That can be a bit of eliteism. For instance Is an AKC field trial a better judge of hunting ability when the actual never has to find a rabbit on it own vs a AHBA trial. Their is a different criteria i would not say one is better than the other but a AKC field Champion get to put a FC in front of the Name a AHBA champion not so much given AKC only recognises AKC titles there would be no indication on such a pedigree.

and novice participation in field events. Our family prefers the hunting line but we are keeping an open mind.
Without actual seeing the dog hunt it is still quite a crap shoot. While hunt lines over time should general produce a higher perponderance of respectible hunters that any given dog is going to be one of those iffy at best unless you wait to see if the pup start, Still a crap shoot but less of one. I have chance to observe Macey who is out of Mirriam (soundtracks} line and she has more skill and instinct than many I have observed out of strong hunting lines that have had more oportunity to train as well.


on how breeding show lines for the perfect dog has helped to create some of the serious health issues plaguing some breeds
By definition the perfect dog is free of genetic defects so that is not the cause of the problem. It is always one of balancing competing intrests. It is when one of those instrest takes on too much emphysis in not just a single line but multiple lines and breeders programs that become out of balance that the breed can suffer. The biggest problem however is a phenominnoen known as popular sire syndrome that can drastistical deminish the genetic deversity of a breed. In every breed there comes around once a generation or two ( human not dog) the spectacular dog that everyone that is someone must breed two. That dog can account good and bad for a huge percentage of the genetic material in the bred within a few short dog generations. This is the cause of te Von Wilbrants crises in doberman's where estimates are as little as 15-25 percent of doberman's are clear's (not affected or carrier's ) of the disease. The often suggest advice of only breed dog with no known genetic defect would result is even a greater bottleneck and huge loss of genetic diversity for the breed with potential consequence being far worse fate for the breed than if no tessting or breeding based on it were done. It is not that simple there are times when pereserving derversity is better for the breed which means breeding carrier to clears to produce clear offspring that can bused to maintain genetic diversity latter on. It can also mean breeding Affected to clears to produce all carriers and then used later to breed to clears . The issue is not as black and white as never breeding dog that are carriers or affected.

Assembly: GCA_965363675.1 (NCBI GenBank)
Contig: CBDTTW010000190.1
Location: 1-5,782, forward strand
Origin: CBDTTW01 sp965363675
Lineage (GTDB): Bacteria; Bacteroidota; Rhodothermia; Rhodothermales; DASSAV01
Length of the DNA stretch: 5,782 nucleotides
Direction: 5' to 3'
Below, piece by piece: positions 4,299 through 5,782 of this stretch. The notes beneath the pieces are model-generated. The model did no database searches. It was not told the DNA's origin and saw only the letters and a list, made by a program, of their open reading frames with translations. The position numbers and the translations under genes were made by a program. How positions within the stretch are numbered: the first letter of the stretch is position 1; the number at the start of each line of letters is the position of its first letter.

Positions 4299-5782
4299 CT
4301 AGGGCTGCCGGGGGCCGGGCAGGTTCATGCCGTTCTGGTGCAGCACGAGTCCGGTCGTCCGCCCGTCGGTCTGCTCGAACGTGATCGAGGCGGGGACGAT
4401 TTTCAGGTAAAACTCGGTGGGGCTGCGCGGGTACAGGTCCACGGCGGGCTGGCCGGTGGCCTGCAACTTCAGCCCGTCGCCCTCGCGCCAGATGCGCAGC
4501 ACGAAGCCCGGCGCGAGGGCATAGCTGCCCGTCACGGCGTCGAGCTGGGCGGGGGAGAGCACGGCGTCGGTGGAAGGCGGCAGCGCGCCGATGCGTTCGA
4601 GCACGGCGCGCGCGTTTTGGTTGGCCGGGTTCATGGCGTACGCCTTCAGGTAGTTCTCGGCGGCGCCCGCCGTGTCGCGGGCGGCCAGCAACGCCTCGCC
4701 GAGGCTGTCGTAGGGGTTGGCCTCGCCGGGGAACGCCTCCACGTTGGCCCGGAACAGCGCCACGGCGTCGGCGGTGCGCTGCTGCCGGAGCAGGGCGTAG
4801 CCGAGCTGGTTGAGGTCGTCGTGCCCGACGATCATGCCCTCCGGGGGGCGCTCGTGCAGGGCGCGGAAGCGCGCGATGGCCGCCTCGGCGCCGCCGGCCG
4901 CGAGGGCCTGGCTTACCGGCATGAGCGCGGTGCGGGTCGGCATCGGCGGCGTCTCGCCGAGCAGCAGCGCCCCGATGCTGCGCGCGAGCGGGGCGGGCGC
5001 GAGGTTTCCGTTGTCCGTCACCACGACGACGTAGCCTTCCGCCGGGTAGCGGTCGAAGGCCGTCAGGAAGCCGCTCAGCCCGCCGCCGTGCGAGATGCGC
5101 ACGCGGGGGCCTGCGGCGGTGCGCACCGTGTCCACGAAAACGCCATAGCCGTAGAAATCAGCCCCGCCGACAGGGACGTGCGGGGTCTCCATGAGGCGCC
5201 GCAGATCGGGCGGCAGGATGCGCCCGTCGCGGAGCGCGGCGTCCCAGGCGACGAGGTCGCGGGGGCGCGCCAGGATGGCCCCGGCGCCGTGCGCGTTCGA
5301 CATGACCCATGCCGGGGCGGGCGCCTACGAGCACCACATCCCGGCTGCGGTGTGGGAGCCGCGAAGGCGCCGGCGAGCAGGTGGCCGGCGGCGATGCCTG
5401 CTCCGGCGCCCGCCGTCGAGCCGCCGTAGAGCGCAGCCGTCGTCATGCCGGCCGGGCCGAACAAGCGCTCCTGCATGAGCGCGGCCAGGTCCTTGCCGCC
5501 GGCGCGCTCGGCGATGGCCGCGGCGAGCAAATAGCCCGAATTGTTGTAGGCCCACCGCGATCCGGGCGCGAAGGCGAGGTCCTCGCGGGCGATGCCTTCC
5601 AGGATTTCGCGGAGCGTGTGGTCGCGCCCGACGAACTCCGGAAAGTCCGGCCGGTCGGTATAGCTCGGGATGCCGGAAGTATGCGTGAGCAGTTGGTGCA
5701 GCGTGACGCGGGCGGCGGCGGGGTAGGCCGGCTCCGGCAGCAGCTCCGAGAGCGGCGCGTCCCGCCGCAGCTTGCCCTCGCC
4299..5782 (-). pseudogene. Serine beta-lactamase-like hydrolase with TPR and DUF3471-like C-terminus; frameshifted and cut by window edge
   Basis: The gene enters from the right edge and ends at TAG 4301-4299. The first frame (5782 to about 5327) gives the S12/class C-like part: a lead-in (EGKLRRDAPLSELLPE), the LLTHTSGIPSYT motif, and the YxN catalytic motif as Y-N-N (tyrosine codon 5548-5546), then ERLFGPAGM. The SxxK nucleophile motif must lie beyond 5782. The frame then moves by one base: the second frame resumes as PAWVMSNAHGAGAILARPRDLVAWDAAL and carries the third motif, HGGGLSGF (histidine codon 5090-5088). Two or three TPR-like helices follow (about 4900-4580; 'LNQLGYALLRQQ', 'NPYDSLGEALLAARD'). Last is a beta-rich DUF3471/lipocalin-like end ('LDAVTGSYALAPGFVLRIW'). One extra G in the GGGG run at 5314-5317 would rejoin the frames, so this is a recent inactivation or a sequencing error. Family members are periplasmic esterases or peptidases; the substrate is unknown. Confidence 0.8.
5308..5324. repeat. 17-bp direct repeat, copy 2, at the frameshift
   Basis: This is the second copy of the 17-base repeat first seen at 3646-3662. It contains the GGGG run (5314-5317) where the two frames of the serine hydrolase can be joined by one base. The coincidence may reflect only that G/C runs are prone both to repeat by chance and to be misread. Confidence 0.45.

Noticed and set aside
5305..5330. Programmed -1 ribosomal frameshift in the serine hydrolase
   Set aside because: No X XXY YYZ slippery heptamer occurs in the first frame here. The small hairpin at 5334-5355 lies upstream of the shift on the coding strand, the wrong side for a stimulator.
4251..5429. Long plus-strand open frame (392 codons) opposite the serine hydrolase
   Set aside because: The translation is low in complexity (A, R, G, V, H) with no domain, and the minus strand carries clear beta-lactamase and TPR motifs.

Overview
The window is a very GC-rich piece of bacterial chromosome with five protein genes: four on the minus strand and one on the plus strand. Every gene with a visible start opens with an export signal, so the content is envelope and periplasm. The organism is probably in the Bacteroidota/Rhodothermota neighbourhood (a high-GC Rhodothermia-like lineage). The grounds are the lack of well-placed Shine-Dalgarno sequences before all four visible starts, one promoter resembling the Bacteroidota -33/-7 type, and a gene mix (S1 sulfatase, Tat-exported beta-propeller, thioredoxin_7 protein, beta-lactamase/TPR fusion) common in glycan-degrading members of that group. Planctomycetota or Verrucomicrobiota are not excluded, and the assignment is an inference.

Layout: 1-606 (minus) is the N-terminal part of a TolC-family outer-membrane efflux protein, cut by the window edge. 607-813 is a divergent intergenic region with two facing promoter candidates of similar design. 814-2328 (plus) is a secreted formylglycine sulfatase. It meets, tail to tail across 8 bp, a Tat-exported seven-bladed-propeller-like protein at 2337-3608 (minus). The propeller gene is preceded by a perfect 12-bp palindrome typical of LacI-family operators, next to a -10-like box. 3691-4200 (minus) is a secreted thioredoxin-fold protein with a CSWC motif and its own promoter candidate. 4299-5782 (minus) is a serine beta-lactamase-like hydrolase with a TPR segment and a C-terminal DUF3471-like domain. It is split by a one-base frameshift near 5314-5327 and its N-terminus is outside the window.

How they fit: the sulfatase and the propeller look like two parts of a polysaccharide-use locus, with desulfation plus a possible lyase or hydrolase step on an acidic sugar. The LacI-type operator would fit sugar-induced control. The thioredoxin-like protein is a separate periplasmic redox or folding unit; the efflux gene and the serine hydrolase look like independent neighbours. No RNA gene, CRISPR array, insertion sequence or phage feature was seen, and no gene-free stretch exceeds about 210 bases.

And one can not view the BBC programme which was carried by PBS to go unchallenged as well becuse there are well known and clear biasis by the producers of the program against breeding for conformation. There are those that advocate that breeding solely for purpose without regard to conformation would cure the problem but it is obvious this is clearly not a pancea either.

There are a bunch of myths regarding genetic deasease and purebred dogs that get repeates so often the become the percieved truth.

i.e. Mixed breeds are heathier and have fewer genetic defects than pure bred dogs.

This is not true What happens in pure bred dogs is that all breeds are started from a realitively small breedign population know as foundation stock. This creates a bottle neck that reduce genetic diversity in the breed in general but it critical to having a breed breed true, this bottleneck will completely eliminate some genetic defects and have some other occur much more frequently. It is an inconvient truth to eliminate the eliminiation of some defects and rather just focus on the few that occur more frequently.


Responsible Breeding Management of Genetic Disease​
Jerold S Bell DVM, Department of Clinical Sciences, Tufts Cummings School of Veterinary​
Medicine, N. Grafton, MA. [EMAIL="[email protected]"][email protected] [/EMAIL]




There is a general misconception that mixed-breed dogs are inherently free of genetic disease. This may be true for rare, breed-related disorders; but the common genetic diseases that are seen across all breeds are seen with the same frequency in mixed-breeds.

...Testing for inherited hypothyroidism (for thyroglobulin autoantibodies by Michigan State University) shows 10.7% of 55,053 tested mixed-breed dogs to be affected. The average percentage of affected dogs for all pure breeds is 7.5%.

...There are some defective disease-causing genes that mutated so long ago, that the mutation (and its associated disease) is found in evolutionary divergent breeds. The same ancestral autosomal recessive mutation for the progressive rod cone degeneration (prcd) form of progressive retinal atrophy (PRA) is shared by over 17 diverse breeds, including the American Cocker Spaniel, Australian Cattle Dog, Chinese Crested, Kuvasz, Labrador Retriever, and Toy Poodle. The list of affected breeds continues to grow as more are discovered with the same defective gene. The question is not,
"Which breeds carrie4 this defective gene during their development", but
"Which breeds did not lose this defective gene during ancestral development."
 

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Good luck on your search! You are being so responsible in finding the right dog, one day, all this effort and patience will be worth it.
 

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Discussion Starter #15
I didn't want to hurt anyone's feelings so I retracted my question. But thanks for responding.

I missed out on Dean's litter this past summer. Family issues prevented me from taking the big step at that time. He will undoubtedly produce a litter this summer. Also hooked up with other AHBA folks who report planned litters for spring/summer. Keeping my fingers crossed that my dream will come true.

It's so hard to be patient and wait!

Thanks for your encouragement and feedback.

Hopefully, I am on the right track!